So why is it haunted? Well, according to the locals here, when they were constructing this villa, there were workers sleeping in the bedroom, only to find themselves on the balcony in the morning, with no recollection of how they got here. Instantly, the superstitions of the local people gained momentum and before long, there were rumors of “Fantasmas” or ghosts in the house. After staying in the villa a few days, the only ghosts we encountered were our own internal demons begging us to stay forever, and upon further study of the word “Encantado” we realized that this particular villa was more “enchanted” than “haunted” immediately putting us at one with the divine spirits that brought us here. And by the way, if you mentioned that you’re gay/lesbian, Pelican Eyes will give you a ten percent “purple triangle” discount; how’s that whip cream on the Homosexual cake?

Not only is the service fine-tuned here, but also the food is fabulous. The dining room is set under a giant wood and thatched open-air roof that is an architectural wonder. With ropes and giant tree trunks the setting is accentuated by the view to the San Juan Del Sur town and bay below in the background, and that beautiful inviting pool in the foreground. At the capable hands of Chef Lbee (see sidebar), we dined—no, we stuffed ourselves—on the best meal we’ve had in Central America. We were lucky enough to meet the humble woman behind the gastronomic delights and she apologized for her “simple country cooking”; to the contrary, each and every item placed before us was delectable and delightful.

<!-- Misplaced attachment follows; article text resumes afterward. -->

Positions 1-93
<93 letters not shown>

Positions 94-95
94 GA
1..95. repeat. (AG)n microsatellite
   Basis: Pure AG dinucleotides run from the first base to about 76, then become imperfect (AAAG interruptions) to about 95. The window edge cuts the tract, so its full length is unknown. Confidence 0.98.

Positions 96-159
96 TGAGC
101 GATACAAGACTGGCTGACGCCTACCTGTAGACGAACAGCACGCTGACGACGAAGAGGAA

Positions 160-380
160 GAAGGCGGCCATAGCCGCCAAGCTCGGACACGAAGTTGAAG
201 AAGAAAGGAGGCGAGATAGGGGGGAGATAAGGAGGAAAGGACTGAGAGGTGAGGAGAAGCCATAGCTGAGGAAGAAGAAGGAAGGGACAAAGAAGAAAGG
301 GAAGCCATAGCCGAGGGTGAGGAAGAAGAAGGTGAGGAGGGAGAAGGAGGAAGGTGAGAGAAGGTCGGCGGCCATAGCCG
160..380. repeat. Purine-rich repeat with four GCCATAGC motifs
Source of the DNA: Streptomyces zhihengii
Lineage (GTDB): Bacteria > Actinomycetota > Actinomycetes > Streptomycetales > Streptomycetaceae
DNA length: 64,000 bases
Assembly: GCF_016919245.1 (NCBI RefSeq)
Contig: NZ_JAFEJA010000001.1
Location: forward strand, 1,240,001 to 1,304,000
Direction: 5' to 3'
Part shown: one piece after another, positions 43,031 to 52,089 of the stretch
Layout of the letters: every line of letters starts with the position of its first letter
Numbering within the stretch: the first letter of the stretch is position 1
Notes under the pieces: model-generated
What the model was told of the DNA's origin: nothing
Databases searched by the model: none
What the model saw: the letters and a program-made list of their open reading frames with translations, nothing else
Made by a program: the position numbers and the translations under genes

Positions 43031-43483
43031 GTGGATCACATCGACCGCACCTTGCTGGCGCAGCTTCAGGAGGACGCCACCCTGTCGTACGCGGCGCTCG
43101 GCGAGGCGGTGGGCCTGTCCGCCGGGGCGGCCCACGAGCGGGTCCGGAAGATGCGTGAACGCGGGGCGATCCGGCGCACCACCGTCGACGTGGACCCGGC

The servers hovered over us so that our every need was looked after, and we shared in some fabulous wines from South America, our favorite being the Shiraz from Chile.